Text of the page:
Here we look at exceptional situations, where conventional financial wisdom is turned on its head.
11.2% is the average annualised return from diversified equity mutual funds in the past five years. Investors should, therefore, tone down their expectations.
51% was the drop in the Sensex between 23 January 2008 and 23 January 2009. The average equity fund lost more, falling by 51.7% during this period.
Rule: Investors should choose a mutual fund that has the potential to earn higher returns.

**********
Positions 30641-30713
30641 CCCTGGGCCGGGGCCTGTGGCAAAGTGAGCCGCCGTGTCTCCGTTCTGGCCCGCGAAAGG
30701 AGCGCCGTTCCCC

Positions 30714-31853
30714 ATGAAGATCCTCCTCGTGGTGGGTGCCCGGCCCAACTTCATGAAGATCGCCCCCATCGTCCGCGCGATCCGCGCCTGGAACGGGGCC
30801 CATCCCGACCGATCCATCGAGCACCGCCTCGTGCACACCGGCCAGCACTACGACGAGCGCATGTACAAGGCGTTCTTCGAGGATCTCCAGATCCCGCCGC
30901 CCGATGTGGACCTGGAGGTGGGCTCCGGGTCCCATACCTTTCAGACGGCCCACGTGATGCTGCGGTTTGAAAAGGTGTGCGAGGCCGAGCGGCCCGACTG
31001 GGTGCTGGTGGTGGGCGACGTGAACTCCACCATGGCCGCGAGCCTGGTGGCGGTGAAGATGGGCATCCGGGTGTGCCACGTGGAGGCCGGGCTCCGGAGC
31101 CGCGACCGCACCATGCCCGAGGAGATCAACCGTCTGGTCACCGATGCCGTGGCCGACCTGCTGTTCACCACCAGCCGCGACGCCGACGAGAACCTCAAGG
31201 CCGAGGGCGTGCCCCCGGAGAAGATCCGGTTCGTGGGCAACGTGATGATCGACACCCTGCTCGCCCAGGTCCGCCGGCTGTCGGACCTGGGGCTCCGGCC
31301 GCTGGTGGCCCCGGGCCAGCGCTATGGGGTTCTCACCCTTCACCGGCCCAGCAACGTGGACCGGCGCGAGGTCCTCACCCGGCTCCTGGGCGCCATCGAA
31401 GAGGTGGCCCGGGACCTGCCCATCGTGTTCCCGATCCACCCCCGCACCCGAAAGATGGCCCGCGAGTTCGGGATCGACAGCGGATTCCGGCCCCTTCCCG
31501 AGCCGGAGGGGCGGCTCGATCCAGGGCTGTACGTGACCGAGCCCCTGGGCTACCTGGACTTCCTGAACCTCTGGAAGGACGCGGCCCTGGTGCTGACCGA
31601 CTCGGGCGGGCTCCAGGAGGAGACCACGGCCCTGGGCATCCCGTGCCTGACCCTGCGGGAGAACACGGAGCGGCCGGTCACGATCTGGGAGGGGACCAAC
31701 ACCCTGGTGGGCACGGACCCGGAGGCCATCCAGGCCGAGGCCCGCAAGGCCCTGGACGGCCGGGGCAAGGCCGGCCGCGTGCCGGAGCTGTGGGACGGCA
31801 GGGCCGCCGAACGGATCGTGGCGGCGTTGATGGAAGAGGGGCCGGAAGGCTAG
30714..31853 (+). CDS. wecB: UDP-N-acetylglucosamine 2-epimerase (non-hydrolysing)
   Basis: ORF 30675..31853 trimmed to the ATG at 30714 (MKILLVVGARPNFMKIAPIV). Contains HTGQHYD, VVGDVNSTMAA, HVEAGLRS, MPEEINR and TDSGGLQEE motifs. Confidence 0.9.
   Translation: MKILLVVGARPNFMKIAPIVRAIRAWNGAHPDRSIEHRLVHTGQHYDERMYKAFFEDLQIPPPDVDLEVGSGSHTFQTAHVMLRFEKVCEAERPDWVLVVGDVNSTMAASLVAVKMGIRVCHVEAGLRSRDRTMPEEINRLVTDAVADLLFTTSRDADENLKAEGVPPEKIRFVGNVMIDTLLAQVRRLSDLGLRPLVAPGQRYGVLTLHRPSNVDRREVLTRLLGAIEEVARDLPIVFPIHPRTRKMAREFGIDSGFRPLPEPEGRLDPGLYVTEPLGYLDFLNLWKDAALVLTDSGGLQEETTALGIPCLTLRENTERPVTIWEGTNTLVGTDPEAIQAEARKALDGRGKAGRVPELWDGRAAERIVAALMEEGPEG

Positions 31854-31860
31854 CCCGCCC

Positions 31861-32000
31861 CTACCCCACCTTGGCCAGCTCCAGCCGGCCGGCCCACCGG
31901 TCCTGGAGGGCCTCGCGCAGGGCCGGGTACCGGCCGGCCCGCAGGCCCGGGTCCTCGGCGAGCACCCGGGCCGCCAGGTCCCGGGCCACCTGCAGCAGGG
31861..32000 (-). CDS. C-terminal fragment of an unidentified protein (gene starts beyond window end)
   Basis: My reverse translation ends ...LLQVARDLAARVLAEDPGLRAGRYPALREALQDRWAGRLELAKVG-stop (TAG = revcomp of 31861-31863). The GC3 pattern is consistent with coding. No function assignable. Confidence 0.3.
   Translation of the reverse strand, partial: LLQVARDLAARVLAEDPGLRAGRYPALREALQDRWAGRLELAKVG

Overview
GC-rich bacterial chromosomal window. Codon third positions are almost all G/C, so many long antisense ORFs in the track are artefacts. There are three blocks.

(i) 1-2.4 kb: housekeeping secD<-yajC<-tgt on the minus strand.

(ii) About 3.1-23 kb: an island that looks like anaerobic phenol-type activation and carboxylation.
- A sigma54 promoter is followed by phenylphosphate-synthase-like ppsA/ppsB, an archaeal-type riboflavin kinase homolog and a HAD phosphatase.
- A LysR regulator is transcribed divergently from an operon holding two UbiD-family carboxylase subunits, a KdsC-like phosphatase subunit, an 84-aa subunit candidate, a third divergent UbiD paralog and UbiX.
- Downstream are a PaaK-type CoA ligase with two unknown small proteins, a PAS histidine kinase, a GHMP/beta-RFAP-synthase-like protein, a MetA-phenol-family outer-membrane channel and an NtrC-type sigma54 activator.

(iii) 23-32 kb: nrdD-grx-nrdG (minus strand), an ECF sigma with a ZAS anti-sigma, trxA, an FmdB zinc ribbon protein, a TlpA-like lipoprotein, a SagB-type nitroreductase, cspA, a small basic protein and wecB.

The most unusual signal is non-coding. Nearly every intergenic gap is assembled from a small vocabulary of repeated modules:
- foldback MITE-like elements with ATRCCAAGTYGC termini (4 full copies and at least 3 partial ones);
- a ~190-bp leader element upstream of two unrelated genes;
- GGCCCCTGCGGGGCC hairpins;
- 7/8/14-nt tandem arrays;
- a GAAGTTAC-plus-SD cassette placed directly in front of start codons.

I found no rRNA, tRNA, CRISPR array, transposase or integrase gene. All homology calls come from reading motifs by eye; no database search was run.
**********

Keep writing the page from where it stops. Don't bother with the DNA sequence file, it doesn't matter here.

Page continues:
Exception: When it comes to retirement savings, how much you save is more important than how much your fund earns.
Suppose you earn Rs 25,000 a month and get an 8% raise every year. If you put 5% of your income in a fund that earns 12% a year, after 30 years you will have Rs 88 lakh. Raise the investment to 10%, and even a lower return will give you a bigger corpus.
The BSE Sensex has given a return of over 15% in the past 25 years, but don’t bank upon such performances. A black swan year like 2008 can upset your apple cart. Instead of trying to pick the hottest fund in the market, you should aim at raising your investment while assuming a lower rate of return. It’s better to err on the side of caution and save more.